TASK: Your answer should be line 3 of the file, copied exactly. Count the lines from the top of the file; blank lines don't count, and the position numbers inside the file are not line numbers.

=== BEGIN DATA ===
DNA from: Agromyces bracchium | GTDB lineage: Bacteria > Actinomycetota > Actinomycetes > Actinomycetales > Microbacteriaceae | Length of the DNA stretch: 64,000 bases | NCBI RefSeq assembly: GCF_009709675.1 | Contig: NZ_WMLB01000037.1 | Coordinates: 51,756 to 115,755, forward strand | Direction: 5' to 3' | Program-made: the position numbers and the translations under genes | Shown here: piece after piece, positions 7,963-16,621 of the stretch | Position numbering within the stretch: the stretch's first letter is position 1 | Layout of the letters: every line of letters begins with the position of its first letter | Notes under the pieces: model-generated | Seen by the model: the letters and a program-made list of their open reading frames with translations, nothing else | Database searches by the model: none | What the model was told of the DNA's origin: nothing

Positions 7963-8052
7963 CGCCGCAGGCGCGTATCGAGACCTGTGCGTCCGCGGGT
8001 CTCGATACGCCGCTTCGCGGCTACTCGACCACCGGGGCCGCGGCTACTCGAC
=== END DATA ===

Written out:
7963 CGCCGCAGGCGCGTATCGAGACCTGTGCGTCCGCGGGT